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A University of Exeter Engineering expert has been awarded a substantial European research grant aimed at developing more cost-effective and sustainable carbon fibres for the mass market.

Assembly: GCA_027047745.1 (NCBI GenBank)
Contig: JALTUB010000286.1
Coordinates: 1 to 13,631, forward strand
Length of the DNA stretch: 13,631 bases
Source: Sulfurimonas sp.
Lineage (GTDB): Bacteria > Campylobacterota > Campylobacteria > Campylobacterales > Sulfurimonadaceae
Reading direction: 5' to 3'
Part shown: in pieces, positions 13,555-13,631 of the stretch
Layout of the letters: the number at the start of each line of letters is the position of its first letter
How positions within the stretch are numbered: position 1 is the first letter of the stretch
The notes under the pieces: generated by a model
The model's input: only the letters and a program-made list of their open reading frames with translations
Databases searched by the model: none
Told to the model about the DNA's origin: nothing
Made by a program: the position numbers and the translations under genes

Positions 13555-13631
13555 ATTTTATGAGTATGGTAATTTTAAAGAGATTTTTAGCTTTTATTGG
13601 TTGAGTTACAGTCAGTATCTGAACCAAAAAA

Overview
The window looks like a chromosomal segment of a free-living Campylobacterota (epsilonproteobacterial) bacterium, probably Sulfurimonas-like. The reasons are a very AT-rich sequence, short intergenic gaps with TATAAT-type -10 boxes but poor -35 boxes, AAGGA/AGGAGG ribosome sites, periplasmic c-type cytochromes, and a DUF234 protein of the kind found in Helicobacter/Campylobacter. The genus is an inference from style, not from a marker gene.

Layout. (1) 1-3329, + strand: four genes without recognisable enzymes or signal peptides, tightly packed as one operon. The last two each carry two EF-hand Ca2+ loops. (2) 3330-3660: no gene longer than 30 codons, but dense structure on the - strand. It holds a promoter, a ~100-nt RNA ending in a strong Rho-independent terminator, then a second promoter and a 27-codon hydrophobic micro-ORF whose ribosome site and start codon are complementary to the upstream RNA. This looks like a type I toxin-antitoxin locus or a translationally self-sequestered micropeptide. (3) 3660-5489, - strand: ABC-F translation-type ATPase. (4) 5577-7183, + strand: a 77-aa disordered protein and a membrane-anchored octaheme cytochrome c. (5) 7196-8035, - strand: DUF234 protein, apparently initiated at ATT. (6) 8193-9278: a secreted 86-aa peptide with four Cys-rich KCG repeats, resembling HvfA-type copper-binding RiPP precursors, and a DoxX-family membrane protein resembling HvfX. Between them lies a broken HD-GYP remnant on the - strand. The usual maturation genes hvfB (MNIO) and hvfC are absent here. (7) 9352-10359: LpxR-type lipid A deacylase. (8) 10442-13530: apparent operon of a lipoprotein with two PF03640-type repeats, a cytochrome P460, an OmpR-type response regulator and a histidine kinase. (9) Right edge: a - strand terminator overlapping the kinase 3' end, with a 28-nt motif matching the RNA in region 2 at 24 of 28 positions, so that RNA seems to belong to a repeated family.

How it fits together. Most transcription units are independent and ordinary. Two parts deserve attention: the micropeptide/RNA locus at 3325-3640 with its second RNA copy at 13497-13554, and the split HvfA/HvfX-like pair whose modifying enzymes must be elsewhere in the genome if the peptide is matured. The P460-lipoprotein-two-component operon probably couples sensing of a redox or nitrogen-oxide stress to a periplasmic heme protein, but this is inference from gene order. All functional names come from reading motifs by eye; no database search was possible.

Stephen Eichhorn, Professor in Materials Science within Exeter’s Engineering department, has been awarded the €730,000 grant by European Union’s Seventh Framework Programme for Research (FP7).Professor Eichhorn’s grant is part of a €10 million large scale investment grant from the EU, which is shared between more than a dozen participants, including Lamborghini, Brembo and Valeol.Professor Eichhorn said: “There is a real worldwide need for cheaper supplies of high volume carbon fibres. The work that we will do at Exeter will contribute to this effort and deliver a real product to a number of end-users. I personally am looking forward to this collaboration, applying my knowledge of materials science to a real-life application”.The collaboration aims to produce carbon fibres- traditionally used in a wide range of everyday items such as car body parts, sporting goods, and even space satellites – more economically by using promising, low-cost sustainable polyethylene precursors.Polyethylene can be derived from three independent sources: bio-ethanol, synthetic oil and recycled plastics. This project will use a pilot scale facility that allows for the design and optimization of continuous carbon fibre processing. In time, this will be scaled up to a larger industrial size plant.Specific carbon composite prototypes will be manufactured and tested throughout the course of the project, to ensure that the new carbon fibre performs as would be expected when manufactured into components.The Seventh Framework Programme (FP7) bundles all research-related EU initiatives together under a common roof playing a crucial role in reaching the goals of growth, competitiveness and employment; along with a new Competitiveness and Innovation Framework Programme (CIP), Education and Training programmes, and Structural and Cohesion Funds for regional convergence and competitiveness. It is also a key pillar for the European Research Area (ERA).The broad objectives of FP7 have been grouped into four categories: Cooperation, Ideas, People and Capacities. For each type of objective, there is a specific programme corresponding to the main areas of EU research policy. All specific programmes work together to promote and encourage the creation of European poles of (scientific) excellence.The non-nuclear research activities of the Joint Research Centre (JRC) are grouped under a specific programme with individual budget allocation.Photo: Image courtesy of ShutterstockMore information:www.exeter.ac.uk